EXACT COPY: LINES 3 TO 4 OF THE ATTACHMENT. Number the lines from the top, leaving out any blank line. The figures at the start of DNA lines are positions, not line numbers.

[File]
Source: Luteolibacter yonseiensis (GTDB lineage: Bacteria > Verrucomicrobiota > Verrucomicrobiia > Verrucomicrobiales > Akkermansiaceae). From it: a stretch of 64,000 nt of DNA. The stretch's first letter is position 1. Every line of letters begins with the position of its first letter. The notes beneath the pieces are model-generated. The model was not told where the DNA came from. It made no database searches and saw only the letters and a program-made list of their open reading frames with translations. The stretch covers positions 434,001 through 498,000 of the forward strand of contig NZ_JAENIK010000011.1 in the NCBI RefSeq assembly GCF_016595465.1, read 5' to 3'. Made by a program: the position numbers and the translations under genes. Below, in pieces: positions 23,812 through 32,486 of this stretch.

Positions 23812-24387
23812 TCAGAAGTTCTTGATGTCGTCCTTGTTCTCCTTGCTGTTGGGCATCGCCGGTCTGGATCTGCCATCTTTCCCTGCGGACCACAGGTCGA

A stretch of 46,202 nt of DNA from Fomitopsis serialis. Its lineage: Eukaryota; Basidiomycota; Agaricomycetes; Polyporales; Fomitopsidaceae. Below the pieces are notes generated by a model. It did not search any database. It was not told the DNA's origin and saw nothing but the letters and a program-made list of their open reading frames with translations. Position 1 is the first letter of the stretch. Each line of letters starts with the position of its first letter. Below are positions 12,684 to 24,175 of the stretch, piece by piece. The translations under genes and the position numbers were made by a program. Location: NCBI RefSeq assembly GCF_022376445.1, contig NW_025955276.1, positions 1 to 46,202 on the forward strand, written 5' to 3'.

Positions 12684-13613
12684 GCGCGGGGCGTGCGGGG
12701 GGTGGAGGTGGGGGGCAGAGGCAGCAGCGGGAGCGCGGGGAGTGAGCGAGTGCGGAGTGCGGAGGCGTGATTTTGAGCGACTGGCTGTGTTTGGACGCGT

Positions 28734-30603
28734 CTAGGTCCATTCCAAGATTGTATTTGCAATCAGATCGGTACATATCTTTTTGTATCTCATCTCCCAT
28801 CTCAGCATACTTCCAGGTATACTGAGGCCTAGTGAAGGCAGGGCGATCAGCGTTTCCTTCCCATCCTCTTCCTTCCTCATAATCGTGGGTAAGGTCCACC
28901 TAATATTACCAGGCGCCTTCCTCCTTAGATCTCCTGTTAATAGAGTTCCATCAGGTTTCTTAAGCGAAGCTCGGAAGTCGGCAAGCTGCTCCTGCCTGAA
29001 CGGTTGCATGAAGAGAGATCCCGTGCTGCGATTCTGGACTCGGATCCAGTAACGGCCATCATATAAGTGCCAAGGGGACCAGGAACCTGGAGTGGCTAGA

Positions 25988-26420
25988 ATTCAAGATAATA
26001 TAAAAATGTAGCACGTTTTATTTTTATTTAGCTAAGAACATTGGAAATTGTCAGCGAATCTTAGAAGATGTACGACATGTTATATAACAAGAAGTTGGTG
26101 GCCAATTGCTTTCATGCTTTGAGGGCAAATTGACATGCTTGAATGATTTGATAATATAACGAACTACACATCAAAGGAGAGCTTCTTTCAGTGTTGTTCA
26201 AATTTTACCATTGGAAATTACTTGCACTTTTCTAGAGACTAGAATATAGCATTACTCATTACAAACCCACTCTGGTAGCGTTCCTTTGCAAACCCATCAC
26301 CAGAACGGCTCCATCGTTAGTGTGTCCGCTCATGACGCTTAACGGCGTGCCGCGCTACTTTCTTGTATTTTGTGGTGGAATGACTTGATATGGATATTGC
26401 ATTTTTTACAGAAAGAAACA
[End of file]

23812 TCAGAAGTTCTTGATGTCGTCCTTGTTCTCCTTGCTGTTGGGCATCGCCGGTCTGGATCTGCCATCTTTCCCTGCGGACCACAGGTCGA

A stretch of 46,202 nt of DNA from Fomitopsis serialis. Its lineage: Eukaryota; Basidiomycota; Agaricomycetes; Polyporales; Fomitopsidaceae. Below the pieces are notes generated by a model. It did not search any database. It was not told the DNA's origin and saw nothing but the letters and a program-made list of their open reading frames with translations. Position 1 is the first letter of the stretch. Each line of letters starts with the position of its first letter. Below are positions 12,684 to 24,175 of the stretch, piece by piece. The translations under genes and the position numbers were made by a program. Location: NCBI RefSeq assembly GCF_022376445.1, contig NW_025955276.1, positions 1 to 46,202 on the forward strand, written 5' to 3'.